In the JournalsPerspective

Early follow-up associated with lower risk for readmission in OPAT patients

John J. Zurlo, MD
John J. Zurlo

Among patients receiving outpatient parenteral antibiotic therapy, or OPAT, follow-up with an infectious disease physician within 2 weeks was associated with a lower risk for all-cause 30-day readmission, according to results from a pair-matched case-control study.

John J. Zurlo, MD, director of the division of infectious diseases at Thomas Jefferson University in Philadelphia, and colleagues said studies have shown that rates of of 30-day readmission often exceed 20% in OPAT patients.

“Prior guidelines for managing patients on OPAT suggested weekly follow-up. Yet that recommendation was based on expert opinion rather than hard data. Moreover, in practice, this recommendation was unlikely to be adhered to,” Zurlo told Infectious Disease News. “Our study was the first to show that early follow-up positively impacts an important outcome measure, that is 30-day readmission.”

For the study, Zurlo and colleagues included 1,102 patients enrolled in the OPAT program at Thomas Jefferson University between January 2012 and December 2014.

According to the findings, readmission within 30 days of discharge occurred for 18% of patients. Of the readmissions, almost 40% occurred within 7 days after discharge, and 46% of the patients were readmitted because of OPAT-related reasons. The most common reason for OPAT-related readmission was worsening or complication of the initial infection, according to Zurlo and colleagues.

An analysis showed a higher risk for readmission among patients with immunosuppression compared with nonsuppressed patients, the researchers reported. They said 30-day readmission appeared to be related to antimicrobial use, with patients receiving fluoroquinolones, metronidazole, antifungals or three or more antimicrobials experiencing higher risks for readmission. Conversely, Ceftriaxone use was associated with a lower risk for readmission, according to the study.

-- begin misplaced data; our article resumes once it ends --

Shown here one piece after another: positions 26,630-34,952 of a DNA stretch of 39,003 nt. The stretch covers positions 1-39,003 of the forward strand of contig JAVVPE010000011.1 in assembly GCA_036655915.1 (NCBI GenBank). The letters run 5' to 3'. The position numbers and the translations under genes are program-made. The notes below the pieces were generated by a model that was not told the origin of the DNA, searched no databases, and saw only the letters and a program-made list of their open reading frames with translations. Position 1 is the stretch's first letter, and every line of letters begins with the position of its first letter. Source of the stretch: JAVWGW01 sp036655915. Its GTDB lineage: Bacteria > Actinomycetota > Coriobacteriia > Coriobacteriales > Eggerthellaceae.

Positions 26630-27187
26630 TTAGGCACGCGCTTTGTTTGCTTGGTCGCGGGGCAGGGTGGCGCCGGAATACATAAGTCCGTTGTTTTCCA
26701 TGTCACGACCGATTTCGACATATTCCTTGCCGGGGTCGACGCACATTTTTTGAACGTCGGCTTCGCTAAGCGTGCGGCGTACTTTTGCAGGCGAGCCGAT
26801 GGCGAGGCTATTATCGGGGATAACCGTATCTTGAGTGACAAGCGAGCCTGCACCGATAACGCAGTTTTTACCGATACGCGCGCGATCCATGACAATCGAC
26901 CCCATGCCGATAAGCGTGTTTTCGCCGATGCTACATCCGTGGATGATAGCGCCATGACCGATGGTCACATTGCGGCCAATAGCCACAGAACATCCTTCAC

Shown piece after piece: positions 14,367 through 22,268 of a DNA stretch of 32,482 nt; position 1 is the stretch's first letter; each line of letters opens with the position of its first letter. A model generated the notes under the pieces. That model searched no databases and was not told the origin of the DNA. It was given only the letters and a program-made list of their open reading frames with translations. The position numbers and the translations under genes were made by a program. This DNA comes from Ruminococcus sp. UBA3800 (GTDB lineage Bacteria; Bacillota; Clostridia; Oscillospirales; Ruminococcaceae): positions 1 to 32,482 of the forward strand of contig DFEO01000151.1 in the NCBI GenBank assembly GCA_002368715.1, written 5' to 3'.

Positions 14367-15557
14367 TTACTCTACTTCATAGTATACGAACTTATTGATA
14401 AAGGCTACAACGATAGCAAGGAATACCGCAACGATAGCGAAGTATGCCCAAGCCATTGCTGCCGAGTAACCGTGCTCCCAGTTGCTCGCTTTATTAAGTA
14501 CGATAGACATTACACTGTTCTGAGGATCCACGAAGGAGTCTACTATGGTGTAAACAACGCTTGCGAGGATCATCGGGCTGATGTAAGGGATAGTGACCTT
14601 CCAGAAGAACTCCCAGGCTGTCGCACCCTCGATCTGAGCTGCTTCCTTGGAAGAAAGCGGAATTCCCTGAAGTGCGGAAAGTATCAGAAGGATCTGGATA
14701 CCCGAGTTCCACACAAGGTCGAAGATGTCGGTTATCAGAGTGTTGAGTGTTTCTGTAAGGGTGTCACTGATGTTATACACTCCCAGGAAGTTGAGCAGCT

Zurlo and colleagues calculated that an ID follow-up within 2 weeks of discharge resulted in a significantly lower risk for 30-day readmission (adjusted OR = 0.33; 95% CI, 0.19-0.59) than if the patients were followed-up after 2 weeks or not at all.

“While our findings need to be validated by prospective study, we and others who manage OPAT patients should make a concerted effort to closely follow patients during the first 2 weeks following hospital discharge in order to detect the earliest signs of treatment failure or adverse reactions to the antibiotic(s) being administered,” Zurlo said. – by Marley Ghizzone

Disclosures: The authors report no relevant financial disclosures.

John J. Zurlo, MD
John J. Zurlo

Among patients receiving outpatient parenteral antibiotic therapy, or OPAT, follow-up with an infectious disease physician within 2 weeks was associated with a lower risk for all-cause 30-day readmission, according to results from a pair-matched case-control study.

John J. Zurlo, MD, director of the division of infectious diseases at Thomas Jefferson University in Philadelphia, and colleagues said studies have shown that rates of of 30-day readmission often exceed 20% in OPAT patients.

“Prior guidelines for managing patients on OPAT suggested weekly follow-up. Yet that recommendation was based on expert opinion rather than hard data. Moreover, in practice, this recommendation was unlikely to be adhered to,” Zurlo told Infectious Disease News. “Our study was the first to show that early follow-up positively impacts an important outcome measure, that is 30-day readmission.”

For the study, Zurlo and colleagues included 1,102 patients enrolled in the OPAT program at Thomas Jefferson University between January 2012 and December 2014.